The CB Literary Arts Journal was originally created to publish an online and print publication once a year to showcase the work of students. Since 2009, Ms. Natalia Schorn ’00 has supervised three to ten CB students who dedicate hours to gathering, editing, and formatting material for the journal that is available for purchase towards […]
The CB Literary Arts Journal was originally created to publish an online and print publication once a year to showcase the work of students. Since 2009, Ms. Natalia Schorn ’00 has supervised three to ten CB students who dedicate hours to gathering, editing, and formatting material for the journal that is available for purchase towards the end of the year.
This semester, the Literary Arts Journal has been meeting in room 302 each Wednesday morning at 7:30. But something about this year is different.
Lead by co-editors Natalia Kimmelshue (’19) and Sydney Carlson (’19), the LAJ is on a mission to change and become so much more than just a single annual publication. Their newest idea? Zines.
Zines are commonly produced in small amounts and self-published. They are cheap, quick, and easy to distribute and often are used to deal with topics too controversial or niche for mainstream media. Although presented in an unpolished layout and unusual design, all that is needed to produce a zine is a piece of paper, scissors, and a pen.
The LAJ adopted the concept of zines and made it their own. Members of the LAJ have developed a love for creating zines due to they are easy to make, they can be creative with them, and they give the opportunity to have fun with random topics. The club has come together to create one group zine, but others have created on their own.
Ms. Schorn believes the popularity of this type of publication with the club members comes from just how tiny the zines are.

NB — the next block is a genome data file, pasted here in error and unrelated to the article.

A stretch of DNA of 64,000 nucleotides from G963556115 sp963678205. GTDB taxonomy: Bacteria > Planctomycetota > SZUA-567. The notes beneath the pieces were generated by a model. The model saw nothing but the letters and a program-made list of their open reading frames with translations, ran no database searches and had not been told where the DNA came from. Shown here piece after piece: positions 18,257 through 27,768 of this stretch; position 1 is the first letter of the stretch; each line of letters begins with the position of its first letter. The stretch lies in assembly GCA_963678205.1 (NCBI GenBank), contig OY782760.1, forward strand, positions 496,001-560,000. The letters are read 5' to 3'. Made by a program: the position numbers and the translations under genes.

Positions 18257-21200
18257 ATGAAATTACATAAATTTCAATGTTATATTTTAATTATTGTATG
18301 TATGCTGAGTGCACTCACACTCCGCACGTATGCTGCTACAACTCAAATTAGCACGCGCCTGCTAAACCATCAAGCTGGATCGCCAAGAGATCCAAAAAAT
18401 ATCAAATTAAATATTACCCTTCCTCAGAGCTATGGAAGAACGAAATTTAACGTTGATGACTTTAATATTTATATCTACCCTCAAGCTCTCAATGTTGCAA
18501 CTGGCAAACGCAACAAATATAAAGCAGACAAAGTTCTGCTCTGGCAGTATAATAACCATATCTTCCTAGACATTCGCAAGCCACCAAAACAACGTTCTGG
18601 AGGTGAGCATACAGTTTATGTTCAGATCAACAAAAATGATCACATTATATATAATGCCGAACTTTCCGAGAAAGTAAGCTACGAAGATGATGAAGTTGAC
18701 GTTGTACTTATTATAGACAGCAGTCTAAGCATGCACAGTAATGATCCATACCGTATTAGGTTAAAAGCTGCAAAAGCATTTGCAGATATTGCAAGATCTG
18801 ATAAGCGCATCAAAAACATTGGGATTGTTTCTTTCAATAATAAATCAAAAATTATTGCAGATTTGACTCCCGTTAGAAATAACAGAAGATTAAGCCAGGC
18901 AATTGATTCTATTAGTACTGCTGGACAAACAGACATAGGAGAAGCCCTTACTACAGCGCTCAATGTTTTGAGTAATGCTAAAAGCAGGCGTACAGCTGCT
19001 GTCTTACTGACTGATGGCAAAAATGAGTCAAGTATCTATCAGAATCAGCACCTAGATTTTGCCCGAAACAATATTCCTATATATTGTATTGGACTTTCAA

“The students feel more comfortable creating zines,” she says. “It is lower risk and a smaller venue for their writing and artwork.”
To create a zine with several contributors, the club members get together first to brainstorm a generalized topic.
“Once we have a theme, we branch out from there,” Natalia says. “The challenge is to cut down a big idea to make it into an easily-digestible piece.”
Generally, each group member will do one or two pages and then meet back up later in the week to piece it all together. They then take the finished product to Ms. Schorn for final approval and duplication.
For some, the best part is creating the content, but for Kimmelshue’s favorite part is placing the finished product around school.
“I love that its a sort of secret publication. People are always surprised and excited to receive or find one.”
Unfortunately, many CB students don’t quite know what to do with a Zine.
“We hope that students will take the time to read the wonderful work within and be inspired to check out LAJ or even create their own,” Mrs. Schorn says.
The goal is to have students read the zine and then put it back where they found it so that others may enjoy the content.
Interested in zines? Take time to check out LAJ each Wednesday at 7:30 or take a look below at the Talon’s guide to making your own zines!